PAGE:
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The nature of the human T cell response to the cancer antigen 5T4 is determined by the balance of regulatory and inflammatory T cells of the same antigen-specificity: implications for vaccine design

Besneux, Matthieu, Greenshields Watson, Alexander, Scurr, Martin, MacLachlan, Bruce, Christian, Adam, Davies, Michael, Hargest, Rachel, Phillips, Simon, Godkin, Andrew and Gallimore, Awen 2018. The nature of the human T cell response to the cancer antigen 5T4 is determined by the balance of regulatory and inflammatory T cells of the same antigen-specificity: implications for vaccine design. Cancer Immunology, Immunotherapy 10.1007/s00262-018-2266-1

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Abstract

The oncofoetal antigen 5T4 is a promising T cell target in the context of colorectal cancer, as demonstrated by a recent clinical study where 5T4-specific T cell responses, induced by vaccination or cyclophosphamide, were associated with a significantly prolonged survival of patients with metastatic disease. Whilst Th1-type (IFN-γ+) responses specific to 5T4, and other oncofoetal antigens, are often readily detectable in early stage CRC patients and healthy donors, their activity is suppressed as the cancer progresses by CD4+CD25hiFoxp3+ regulatory T cells (Treg) which contribute to the immunosuppressive environment conducive to tumour growth. This study mapped the fine specificity of Th1 and Treg cell responses to the 5T4 protein. Surprisingly, both immunogenic peptides and those recognised by Tregs clustered in the same HLA-DR transcending epitope-rich hotspots within the 5T4 protein. Similarly, regions of low Th1-cell immunogenicity also did not contain peptides capable of stimulating Tregs, further supporting the notion that Treg and Th1 cells recognise the same peptides. Understanding the rules which govern the balance of Th1 and Treg cells responding to a given peptide specificity is, therefore, of fundamental importance to designing strategies for manipulating the balance in favour of Th1 cells, and thus the most effective anti-cancer T cell responses.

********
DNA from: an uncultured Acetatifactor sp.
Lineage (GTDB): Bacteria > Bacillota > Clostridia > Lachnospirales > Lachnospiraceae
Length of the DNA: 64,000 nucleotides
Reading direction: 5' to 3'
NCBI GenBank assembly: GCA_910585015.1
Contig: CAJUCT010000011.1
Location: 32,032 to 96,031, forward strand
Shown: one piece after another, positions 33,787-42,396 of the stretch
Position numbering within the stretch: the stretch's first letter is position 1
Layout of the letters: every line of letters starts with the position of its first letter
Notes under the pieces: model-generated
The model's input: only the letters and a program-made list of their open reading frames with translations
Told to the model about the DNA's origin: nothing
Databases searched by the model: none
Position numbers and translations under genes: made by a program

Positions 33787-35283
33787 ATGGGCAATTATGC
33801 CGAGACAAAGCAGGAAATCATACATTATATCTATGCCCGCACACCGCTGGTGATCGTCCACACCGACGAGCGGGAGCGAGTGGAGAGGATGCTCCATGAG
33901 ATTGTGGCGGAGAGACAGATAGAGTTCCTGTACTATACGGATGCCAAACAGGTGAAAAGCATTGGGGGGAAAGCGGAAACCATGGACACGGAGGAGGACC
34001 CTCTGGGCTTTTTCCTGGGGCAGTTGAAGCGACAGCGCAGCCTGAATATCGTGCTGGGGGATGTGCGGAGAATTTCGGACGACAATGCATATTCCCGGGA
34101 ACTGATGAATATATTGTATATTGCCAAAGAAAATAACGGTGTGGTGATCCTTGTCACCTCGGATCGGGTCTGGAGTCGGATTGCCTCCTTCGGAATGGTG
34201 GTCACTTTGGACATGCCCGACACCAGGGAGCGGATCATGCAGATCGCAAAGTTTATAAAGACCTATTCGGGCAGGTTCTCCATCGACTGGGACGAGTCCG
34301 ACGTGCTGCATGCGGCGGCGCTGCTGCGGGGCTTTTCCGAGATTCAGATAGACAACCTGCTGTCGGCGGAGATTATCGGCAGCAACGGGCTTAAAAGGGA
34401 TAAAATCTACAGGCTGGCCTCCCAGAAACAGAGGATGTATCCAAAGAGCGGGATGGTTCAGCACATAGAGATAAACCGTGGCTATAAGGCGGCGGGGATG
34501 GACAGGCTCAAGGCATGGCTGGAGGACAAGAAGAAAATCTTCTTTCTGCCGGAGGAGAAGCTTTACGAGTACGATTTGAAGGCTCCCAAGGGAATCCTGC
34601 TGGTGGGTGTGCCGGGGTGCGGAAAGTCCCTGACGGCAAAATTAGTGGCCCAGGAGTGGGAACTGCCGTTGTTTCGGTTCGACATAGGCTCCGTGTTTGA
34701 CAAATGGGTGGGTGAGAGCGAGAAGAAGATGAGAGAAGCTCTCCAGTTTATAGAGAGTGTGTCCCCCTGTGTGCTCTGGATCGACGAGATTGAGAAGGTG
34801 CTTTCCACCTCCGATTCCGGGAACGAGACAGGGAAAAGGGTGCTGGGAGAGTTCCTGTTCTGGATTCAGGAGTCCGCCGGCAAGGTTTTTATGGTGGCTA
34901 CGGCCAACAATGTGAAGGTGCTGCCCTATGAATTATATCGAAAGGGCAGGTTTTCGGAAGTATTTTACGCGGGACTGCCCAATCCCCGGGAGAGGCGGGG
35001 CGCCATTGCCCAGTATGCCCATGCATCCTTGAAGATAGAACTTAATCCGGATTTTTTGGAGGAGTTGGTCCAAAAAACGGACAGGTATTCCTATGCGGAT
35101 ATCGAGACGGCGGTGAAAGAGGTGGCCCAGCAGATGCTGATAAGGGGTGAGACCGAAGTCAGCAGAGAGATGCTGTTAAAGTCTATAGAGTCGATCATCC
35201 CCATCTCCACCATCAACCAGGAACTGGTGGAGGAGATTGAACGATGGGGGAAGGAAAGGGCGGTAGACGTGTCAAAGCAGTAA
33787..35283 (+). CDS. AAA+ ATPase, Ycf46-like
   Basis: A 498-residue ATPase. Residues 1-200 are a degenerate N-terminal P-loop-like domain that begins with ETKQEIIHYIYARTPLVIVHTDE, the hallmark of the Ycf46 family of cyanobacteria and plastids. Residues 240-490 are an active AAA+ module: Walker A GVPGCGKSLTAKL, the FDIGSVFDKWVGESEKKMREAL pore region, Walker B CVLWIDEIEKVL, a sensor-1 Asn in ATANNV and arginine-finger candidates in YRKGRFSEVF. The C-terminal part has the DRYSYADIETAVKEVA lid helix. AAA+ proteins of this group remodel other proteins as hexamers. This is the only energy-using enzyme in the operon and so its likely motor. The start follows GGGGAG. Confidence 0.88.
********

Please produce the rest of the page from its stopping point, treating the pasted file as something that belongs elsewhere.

Item Type: Article
Date Type: Published Online
Status: Published
Schools: Medicine
Publisher: Springer
ISSN: 0340-7004
Date of First Compliant Deposit: 26 November 2018
Date of Acceptance: 19 October 2018
Last Modified: 29 Sep 2019 23:04
URI: http://orca.cf.ac.uk/id/eprint/117094

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